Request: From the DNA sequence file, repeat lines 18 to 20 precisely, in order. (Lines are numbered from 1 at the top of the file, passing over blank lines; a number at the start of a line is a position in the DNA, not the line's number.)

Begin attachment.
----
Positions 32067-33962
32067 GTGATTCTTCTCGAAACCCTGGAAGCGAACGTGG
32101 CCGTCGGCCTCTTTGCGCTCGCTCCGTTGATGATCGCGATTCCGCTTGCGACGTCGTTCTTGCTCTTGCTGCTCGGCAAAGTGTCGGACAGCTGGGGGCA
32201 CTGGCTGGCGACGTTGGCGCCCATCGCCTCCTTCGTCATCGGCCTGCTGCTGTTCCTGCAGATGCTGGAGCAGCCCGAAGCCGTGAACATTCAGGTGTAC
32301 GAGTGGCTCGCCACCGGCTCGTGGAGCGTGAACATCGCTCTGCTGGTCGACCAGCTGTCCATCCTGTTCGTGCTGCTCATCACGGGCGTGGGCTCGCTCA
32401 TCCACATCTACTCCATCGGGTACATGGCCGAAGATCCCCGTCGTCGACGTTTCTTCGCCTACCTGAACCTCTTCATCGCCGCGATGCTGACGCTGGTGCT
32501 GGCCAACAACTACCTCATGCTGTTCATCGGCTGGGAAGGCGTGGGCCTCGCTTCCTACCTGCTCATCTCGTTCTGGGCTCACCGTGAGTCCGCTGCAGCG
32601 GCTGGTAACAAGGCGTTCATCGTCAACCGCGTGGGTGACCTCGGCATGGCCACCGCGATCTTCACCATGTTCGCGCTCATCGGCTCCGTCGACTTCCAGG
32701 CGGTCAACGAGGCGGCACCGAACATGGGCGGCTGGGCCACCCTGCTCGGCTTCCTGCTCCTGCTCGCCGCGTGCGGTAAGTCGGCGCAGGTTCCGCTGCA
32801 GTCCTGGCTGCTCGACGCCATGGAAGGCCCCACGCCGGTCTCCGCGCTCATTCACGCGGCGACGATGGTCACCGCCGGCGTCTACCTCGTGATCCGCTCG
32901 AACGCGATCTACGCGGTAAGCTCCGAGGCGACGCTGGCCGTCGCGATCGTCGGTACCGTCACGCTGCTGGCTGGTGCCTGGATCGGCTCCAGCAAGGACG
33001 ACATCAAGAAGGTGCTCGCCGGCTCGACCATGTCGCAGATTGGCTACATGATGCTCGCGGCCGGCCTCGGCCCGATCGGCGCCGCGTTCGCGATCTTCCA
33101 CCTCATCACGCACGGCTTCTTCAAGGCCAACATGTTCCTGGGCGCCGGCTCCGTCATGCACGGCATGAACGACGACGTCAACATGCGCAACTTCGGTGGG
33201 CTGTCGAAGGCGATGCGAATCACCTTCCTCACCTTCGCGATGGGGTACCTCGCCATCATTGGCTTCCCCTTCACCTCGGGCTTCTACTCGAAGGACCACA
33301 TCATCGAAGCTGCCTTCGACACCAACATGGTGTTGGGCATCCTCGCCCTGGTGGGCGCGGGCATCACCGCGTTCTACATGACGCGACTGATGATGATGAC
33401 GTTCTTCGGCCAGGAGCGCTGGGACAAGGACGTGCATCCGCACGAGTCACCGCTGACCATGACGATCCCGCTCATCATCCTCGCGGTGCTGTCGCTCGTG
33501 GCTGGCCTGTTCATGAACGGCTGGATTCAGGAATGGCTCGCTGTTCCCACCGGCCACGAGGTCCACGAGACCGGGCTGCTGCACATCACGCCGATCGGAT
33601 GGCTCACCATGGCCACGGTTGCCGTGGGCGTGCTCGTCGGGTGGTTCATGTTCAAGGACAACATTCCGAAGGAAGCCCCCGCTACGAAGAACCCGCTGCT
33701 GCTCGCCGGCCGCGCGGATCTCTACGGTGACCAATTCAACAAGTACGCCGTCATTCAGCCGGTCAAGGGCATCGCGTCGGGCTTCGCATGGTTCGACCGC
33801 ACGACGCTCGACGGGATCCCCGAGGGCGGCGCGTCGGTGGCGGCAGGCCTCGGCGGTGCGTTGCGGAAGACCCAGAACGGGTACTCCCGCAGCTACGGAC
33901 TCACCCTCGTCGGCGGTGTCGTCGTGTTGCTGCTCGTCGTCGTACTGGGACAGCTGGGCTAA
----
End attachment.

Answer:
33601 GGCTCACCATGGCCACGGTTGCCGTGGGCGTGCTCGTCGGGTGGTTCATGTTCAAGGACAACATTCCGAAGGAAGCCCCCGCTACGAAGAACCCGCTGCT
33701 GCTCGCCGGCCGCGCGGATCTCTACGGTGACCAATTCAACAAGTACGCCGTCATTCAGCCGGTCAAGGGCATCGCGTCGGGCTTCGCATGGTTCGACCGC
33801 ACGACGCTCGACGGGATCCCCGAGGGCGGCGCGTCGGTGGCGGCAGGCCTCGGCGGTGCGTTGCGGAAGACCCAGAACGGGTACTCCCGCAGCTACGGAC